Because S.J.Res. 24 threatens the health and economic welfare of future generations by blocking important standards to reduce carbon pollution from the power sector that take a flexible, common sense approach to addressing carbon pollution, if the President were presented with S.J.Res. 24, he would veto the bill.

 

 

OMB: Obama Would Veto 2 Laws Proposed by Senate Republicans to Weaken Clean Water Protections

Capitol Building, Washington DC © 2015 Karen Rubin/news-photos-features.com
Capitol Building, Washington DC © 2015 Karen Rubin/news-photos-features.com

President Obama would veto two laws coming out of the Senate which would weaken federal Clean Water Act protections, according to The Office of Management and Budget. The OMB has issued Statements of Administration Policy regarding S. 1140, the Orwellian named “Federal Water Quality Protection Act” sponsored by Sen. Barrasso, R-WY, and 46 co-sponsors) and S.J.Res. 22 – Disapproving EPA/Army Rule on Waters of the United States being proposed by Sen. Ernst, R-IA, and 49 cosponsors, that state the President would veto the laws if they make it to his desk.

 S. 1140″Federal Water Quality Protection Act”

The Administration strongly opposes S. 1140, which would require the Environmental Protection Agency (EPA) and the Department of the Army (Army) to withdraw and re-propose specified regulations needed to clarify the jurisdictional boundaries of the Clean Water Act (CWA).  The agencies’ rulemaking, grounded in science and the law, is essential to ensure clean water for future generations, and is responsive to calls for rulemaking  from the Congress, industry, and community stakeholders as well as decisions of the U.S. Supreme Court.  The final rule has been through an extensive public engagement process.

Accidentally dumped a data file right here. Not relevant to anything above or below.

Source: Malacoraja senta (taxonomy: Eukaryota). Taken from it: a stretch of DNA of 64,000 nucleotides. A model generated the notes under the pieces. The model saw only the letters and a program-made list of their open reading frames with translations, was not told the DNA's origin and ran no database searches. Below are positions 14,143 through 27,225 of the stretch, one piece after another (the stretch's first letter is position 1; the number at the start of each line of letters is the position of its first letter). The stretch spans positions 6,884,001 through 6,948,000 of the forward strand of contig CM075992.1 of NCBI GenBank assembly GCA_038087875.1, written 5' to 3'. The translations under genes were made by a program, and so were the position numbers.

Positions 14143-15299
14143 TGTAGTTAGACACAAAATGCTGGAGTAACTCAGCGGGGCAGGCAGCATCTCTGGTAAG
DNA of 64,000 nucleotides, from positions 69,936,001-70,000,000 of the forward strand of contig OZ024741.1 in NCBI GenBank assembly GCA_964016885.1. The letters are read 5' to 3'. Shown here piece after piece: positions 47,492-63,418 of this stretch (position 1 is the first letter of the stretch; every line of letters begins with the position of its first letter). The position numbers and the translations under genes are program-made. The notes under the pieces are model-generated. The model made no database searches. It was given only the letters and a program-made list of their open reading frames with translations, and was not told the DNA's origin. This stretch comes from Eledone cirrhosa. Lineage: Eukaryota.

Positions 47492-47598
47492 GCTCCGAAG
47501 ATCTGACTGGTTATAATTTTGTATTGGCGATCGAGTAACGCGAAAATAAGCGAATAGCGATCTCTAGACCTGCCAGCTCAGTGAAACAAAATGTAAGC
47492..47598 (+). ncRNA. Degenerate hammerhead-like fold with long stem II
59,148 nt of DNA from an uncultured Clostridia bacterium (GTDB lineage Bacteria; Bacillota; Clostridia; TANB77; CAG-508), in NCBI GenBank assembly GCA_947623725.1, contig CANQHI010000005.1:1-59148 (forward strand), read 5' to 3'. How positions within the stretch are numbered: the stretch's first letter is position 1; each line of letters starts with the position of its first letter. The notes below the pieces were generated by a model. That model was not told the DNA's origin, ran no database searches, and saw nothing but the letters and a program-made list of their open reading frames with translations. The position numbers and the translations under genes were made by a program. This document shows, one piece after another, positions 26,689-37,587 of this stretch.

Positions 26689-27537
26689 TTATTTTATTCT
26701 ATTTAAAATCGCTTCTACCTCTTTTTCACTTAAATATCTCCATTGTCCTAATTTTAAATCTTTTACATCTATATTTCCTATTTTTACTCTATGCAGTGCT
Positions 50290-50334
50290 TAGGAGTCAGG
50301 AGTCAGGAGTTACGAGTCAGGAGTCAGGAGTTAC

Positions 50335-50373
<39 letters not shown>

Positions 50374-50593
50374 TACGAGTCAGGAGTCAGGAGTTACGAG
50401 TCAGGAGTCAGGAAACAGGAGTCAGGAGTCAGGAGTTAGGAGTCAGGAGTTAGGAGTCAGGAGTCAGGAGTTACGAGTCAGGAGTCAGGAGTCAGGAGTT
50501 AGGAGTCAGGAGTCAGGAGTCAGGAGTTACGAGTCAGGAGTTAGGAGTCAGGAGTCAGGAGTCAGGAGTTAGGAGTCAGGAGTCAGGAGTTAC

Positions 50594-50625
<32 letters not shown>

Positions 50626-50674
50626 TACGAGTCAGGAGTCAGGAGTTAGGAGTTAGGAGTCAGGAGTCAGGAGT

Clean water is vital for the success of the Nation’s businesses, agriculture, energy development, and the health of our communities.  More than one in three Americans get their drinking water from rivers, lakes, and reservoirs that are at risk of pollution from upstream sources.  The protection of wetlands is also vital for hunting and fishing.  When Congress passed the CWA in 1972 to restore the Nation’s waters, it recognized that to have healthy communities downstream, we need to protect the smaller streams and wetlands upstream.

Clarifying the scope of the CWA helps to protect clean water, safeguard public health, and strengthen the economy.  Supreme Court decisions in 2001 and 2006 focused on specific jurisdictional determinations and rejected the analytical approach that the Army Corps of Engineers used for those determinations, but did not invalidate the underlying regulation.  This has created ongoing questions and uncertainty about how the regulation is applied consistent with the Court’s decisions.  The final rule was developed to address this uncertainty.

If S. 1140 were enacted, any revisions to the CWA regulations would require the agencies to define waters of the United States in a manner inconsistent with the CWA as interpreted by the U.S. Supreme Court, resulting in more confusion, uncertainty, and inconsistency.